Ferrera, Cariota, Il negozio giuridico (Milano, 1948) 140
Betti, E., Teoria generate del negozio giuridico (Torino, 1950) 293
Perlingieri, P., Remissione del debito e rinuncia al credito (Napoli, 1968); Idem, Modi di estinzione delle obligazioni diversi dall'adempimenlo, Commentario del Codice Civile a cura di Scialoia e Branca (Bologna, 1975) 168 et seq.
61 See the discussion of the problems and references to the opposing literature in Tilocca, supra n. 57.
62 Arts. 1187-1194: “De la Condonacion de la deuda”. The doctrine also employs other terms, such as Quita, Remision, Renuncia. See
Tobenas, Jose Castan, Derecho civil espagnol comun y Foral, (Madrid, Reus, ed., 1978) vol. III, p. 393
63 As, for example, delivering the promissary note to the debtor (art. 1187, sec. 1) or delivering the security interest, though in this case the remission is only of the right to hold the security interest and not of the debt itself. See Castan Tobenas, supra n. 62, at 397.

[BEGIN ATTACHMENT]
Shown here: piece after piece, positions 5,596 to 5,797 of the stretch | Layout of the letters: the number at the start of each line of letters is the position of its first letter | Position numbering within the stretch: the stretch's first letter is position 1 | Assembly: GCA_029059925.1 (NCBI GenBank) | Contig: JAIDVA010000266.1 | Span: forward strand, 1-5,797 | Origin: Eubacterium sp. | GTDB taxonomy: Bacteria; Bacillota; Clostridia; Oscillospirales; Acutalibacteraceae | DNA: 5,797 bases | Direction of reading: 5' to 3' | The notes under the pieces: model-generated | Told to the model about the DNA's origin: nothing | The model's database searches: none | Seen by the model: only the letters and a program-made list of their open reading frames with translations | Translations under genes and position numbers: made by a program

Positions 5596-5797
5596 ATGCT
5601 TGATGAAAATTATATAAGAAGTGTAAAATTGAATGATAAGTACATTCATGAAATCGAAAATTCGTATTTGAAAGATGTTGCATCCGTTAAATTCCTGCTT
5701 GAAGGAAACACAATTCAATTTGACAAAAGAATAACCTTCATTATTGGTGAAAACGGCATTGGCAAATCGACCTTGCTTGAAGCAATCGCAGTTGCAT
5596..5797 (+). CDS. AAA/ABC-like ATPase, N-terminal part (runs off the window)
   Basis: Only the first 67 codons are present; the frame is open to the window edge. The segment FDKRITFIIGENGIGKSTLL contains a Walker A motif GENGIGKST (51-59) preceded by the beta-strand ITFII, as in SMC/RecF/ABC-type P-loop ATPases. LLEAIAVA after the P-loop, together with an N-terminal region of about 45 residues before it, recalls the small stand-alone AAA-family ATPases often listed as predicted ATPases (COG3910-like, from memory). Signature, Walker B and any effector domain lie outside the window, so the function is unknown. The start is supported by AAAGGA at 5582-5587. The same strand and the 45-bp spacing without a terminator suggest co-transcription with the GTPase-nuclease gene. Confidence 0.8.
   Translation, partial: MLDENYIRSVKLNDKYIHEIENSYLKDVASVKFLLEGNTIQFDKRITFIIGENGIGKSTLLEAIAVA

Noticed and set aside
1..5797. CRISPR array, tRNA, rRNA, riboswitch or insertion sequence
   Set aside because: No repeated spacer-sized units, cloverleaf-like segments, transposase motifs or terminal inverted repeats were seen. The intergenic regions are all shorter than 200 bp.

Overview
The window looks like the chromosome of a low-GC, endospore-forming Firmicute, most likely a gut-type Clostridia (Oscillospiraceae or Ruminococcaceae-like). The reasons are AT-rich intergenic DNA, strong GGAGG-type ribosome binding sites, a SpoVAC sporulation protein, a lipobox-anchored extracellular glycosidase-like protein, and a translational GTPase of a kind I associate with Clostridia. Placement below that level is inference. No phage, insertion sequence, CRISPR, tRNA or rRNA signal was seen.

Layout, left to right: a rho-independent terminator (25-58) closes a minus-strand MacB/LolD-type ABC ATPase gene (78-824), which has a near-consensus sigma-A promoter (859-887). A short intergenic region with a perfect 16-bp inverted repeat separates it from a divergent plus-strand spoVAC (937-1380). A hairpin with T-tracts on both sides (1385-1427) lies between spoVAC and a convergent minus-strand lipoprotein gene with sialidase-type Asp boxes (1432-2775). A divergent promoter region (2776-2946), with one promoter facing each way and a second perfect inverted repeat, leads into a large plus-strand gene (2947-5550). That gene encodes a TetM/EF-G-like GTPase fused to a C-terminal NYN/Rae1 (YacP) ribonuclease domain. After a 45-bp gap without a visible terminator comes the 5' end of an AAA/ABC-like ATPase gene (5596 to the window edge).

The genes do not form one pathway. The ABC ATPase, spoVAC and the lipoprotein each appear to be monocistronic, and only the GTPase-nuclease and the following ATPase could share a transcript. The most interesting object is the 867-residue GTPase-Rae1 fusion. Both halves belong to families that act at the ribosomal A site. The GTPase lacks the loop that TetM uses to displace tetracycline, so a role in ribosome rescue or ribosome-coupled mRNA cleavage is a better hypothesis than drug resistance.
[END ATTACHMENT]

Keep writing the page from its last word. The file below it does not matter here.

64 This system of presumptions has been subject to criticism under the doctrine, see Castan Tobenas, loc. cit., and see the section concerning the Argentinian code.
Brutau, Jose Puig, Fundamentos de derecho civil (Barcelona, 1959) vol. I, p. 364
. This scholar objects to the very notion of remission for consideration. In his opinion, it is the absence of consideration that characterizes remission.
66 See Castan Tobenas, supra n. 62, at 394.
68 See Puig Brutau, supra n. 65, at 362-363.
69 According to Puig Brutau, this assertion is quite weak. The consent of the other party does not characterize remission as even absent consent the remission will be valid as an “implied remission”, see Puig Brutau, supra n. 65, at 363.
70 Art. 632 establishes that a gift of chattels requires the consent of the donee as long as the transfer of the object is not made simultaneously. Under art. 633 a gift of real property requires a notarized protocol. The donee may express his consent in that protocol or in a separate protocol.
71 See the decision in
y Maranon, Leon Medina, Leyes Chiles de Espana (Madrid, Reus ed., 1943) 338
. See the criticism of this decision in Puig Brutau, supra n. 65, at 367 and in Castan Tobenas, supra n. 62, at 395.